6.3 Supplier shall (and shall ensure that Supplier’s Personnel) comply fully with applicable Standards and all applicable Laws in the performance of the Agreement, including all applicable privacy, publicity, environmental, import or export Laws, and any other legal requirements that are applicable under the Agreement.

6.4 Supplier will and will be responsible for ensuring that Supplier’s Personnel will, whenever on UOS’s premises, comply with all reasonable instructions and directions issued by UOS, including UOS’s Standards on health, safety and the environment, security and the code of conduct.

Apart from these T&C’s, suppliers are asked to submit a list of documents as shown in below checklist. Quality Accreditation Certificates are not required by law as well as Health and Safety policies and Workmen compensation (only in a few Emirates, but not in Sharjah).


New/Update Supplier Information Check List

ALL SUPPLIERS - CHECKLIST

Supplier - Sign, date and insert name

Supplier Information Capture Form, Completed, Signed and Stamped; signatory on this form to be a named individual on the Trade Licence, if not, a letter of authorization for that individual to sign on behalf of the Supplier must be provided, signed by an individual named on the Trade Licence

Commercial Registration Certificate - VALID COPY TO BE ATTACHED

Chamber Of Commerce Certificate, if registered - VALID COPY TO BE ATTACHED

VAT Certificate (or Sales Tax, depending on jurisdiction) - VALID COPY TO BE ATTACHED

Banking Information on Stamped Letterhead or Official Invoice - VALID COPY TO BE ATTACHED

Copies of all Quality Accreditation Certificates, ISO, BS, Industry specific, etc. – This MUST include certification from any manufacturer that the Supplier is an authorized distributor/reseller for the goods that they provide

Copies of all Health and Safety Policies, Procedures and Manuals (providing a website link to the documentation is acceptable)

Copies of all Certificates of Insurances – at a minimum must include:
General (Public/Product Liability)
Workers Compensation
Vehicle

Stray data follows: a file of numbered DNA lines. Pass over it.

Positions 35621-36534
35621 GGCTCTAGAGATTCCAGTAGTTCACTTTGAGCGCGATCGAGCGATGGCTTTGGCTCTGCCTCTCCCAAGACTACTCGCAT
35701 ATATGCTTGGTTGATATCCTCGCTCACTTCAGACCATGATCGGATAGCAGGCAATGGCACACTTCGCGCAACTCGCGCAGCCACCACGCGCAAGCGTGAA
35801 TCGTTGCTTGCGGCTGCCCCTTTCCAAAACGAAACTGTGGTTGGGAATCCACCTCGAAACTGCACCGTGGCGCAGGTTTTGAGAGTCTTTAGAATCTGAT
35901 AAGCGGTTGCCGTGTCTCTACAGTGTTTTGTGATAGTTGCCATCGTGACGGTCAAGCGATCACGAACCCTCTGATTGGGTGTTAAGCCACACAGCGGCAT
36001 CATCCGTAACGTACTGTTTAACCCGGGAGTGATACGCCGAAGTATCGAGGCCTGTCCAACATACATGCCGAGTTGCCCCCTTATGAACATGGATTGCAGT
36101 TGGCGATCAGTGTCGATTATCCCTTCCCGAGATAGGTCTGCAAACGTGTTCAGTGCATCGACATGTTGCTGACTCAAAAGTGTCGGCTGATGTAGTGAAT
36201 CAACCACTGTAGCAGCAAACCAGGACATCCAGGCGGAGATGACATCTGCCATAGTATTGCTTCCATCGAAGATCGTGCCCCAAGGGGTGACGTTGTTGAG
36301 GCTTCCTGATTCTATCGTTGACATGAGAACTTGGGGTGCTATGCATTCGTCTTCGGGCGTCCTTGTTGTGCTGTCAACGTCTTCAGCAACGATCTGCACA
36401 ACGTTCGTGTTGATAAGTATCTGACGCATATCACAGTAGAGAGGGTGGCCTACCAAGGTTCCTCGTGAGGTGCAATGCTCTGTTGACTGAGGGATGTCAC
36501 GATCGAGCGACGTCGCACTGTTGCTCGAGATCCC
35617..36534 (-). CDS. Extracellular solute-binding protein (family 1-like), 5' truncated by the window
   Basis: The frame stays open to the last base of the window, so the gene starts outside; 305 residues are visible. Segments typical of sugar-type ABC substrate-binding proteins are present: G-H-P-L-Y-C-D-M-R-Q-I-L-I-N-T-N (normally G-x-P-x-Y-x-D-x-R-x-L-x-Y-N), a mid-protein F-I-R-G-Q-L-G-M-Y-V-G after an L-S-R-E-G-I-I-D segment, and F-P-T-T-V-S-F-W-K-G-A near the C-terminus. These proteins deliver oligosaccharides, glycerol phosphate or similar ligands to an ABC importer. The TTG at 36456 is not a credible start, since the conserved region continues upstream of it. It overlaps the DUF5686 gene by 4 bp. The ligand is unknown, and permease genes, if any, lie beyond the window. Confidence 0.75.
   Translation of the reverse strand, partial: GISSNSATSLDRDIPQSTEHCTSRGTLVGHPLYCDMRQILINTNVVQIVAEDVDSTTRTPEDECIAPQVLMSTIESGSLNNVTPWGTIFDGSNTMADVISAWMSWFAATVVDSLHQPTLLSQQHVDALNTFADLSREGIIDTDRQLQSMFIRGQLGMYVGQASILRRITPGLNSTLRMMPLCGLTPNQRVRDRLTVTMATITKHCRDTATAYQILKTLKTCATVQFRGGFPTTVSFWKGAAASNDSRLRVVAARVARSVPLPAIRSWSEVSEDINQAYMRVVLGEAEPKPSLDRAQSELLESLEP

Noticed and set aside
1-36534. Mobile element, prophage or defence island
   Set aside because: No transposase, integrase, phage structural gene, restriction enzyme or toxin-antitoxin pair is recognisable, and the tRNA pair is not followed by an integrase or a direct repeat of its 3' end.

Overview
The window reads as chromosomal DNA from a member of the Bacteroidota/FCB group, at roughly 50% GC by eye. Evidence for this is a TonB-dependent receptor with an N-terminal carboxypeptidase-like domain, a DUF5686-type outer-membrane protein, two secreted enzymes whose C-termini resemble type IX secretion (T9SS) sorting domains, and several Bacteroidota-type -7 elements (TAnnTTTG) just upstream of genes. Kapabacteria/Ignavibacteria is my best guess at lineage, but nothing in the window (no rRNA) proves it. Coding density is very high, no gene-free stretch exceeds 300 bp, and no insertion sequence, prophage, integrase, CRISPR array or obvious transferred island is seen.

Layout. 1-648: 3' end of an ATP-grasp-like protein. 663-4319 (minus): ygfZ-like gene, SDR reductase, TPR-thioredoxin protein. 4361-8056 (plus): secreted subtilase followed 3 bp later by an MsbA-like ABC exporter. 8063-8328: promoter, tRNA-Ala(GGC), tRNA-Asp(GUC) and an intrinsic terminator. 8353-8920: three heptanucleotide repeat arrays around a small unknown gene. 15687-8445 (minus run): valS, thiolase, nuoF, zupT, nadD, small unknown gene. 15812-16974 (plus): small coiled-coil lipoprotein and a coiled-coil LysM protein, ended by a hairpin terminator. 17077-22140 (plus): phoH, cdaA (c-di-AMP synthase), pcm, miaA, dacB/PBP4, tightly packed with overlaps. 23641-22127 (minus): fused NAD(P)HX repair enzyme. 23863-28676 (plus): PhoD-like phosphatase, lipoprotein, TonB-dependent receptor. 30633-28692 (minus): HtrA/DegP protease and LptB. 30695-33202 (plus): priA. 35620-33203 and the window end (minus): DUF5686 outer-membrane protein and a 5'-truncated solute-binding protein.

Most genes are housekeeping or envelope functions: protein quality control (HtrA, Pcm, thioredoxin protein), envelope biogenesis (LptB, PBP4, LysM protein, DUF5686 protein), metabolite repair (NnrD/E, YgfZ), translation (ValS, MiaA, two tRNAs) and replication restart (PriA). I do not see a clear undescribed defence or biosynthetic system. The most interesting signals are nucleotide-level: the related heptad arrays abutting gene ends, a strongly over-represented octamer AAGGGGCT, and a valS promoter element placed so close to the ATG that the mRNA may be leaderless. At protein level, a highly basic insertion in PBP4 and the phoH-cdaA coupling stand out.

Construction Contractors Only - Contractors All Risks
Consultancy and Advisory Service Providers Only - Professional Indemnity


Does the institution employ Life Cycle Cost Analysis (LCCA) when evaluating energy- and water-using products and systems?:
Yes

Which of the following best describes the institution’s use of LCCA?:
Institution employs LCCA less comprehensively, e.g. for certain types of systems or projects and not others

A brief description of the LCCA policy and/or practices:

Life Cycle Cost Analysis

The University employs LCCA as a matter of policy and standard practice when evaluating all energy-water products systems and building components to the extent that this information can be provided and validated. More work needs to be done to agree University standards for goods so that proper LCCA can be carried out confidently.

To assist University employees with the obligations of this policy, further details are provided below to explain the procurement activities:

Economically Effective

The University spends much of its revenue on goods and services and buying them in the most economically effective manner and in compliance with the University’s governance is the central role of the procurement function. All those involved in procurement must consider the following:

the desired outcome is greatest value at lowest total cost;
total cost will take into account the full anticipated life-cycle costs of the goods or services, including factors such as maintenance, servicing, reliability costs and costs of ultimate disposal;

Quoted from the University’s police: “Can the additional cost accounted for improved quality be reimbursed in lower operating costs over 5 years? If you are unsure about how to calculate the total costs of buying, operating and disposing of a piece of equipment (known more commonly as Whole Life Costing) please contact the Procurement Directorate who will assist you);”

Procurement facilitates the disposal/sale of University assets which have:
been identified as having reached the end of their life cycle; or
where internal re-use has been exhausted but may have residual value.

Procurement determines if there is interest from University personnel, vendors or buyers and makes attempts to sell the materials. The manufacturer of any materials that are to be sold will be contacted to confirm that there are no restrictions on resale, and to see if they are interested in buy back.


Does the institution have published sustainability criteria to be applied when evaluating chemically intensive products and services?:
No

A brief description of the published sustainability criteria for chemically intensive products and services: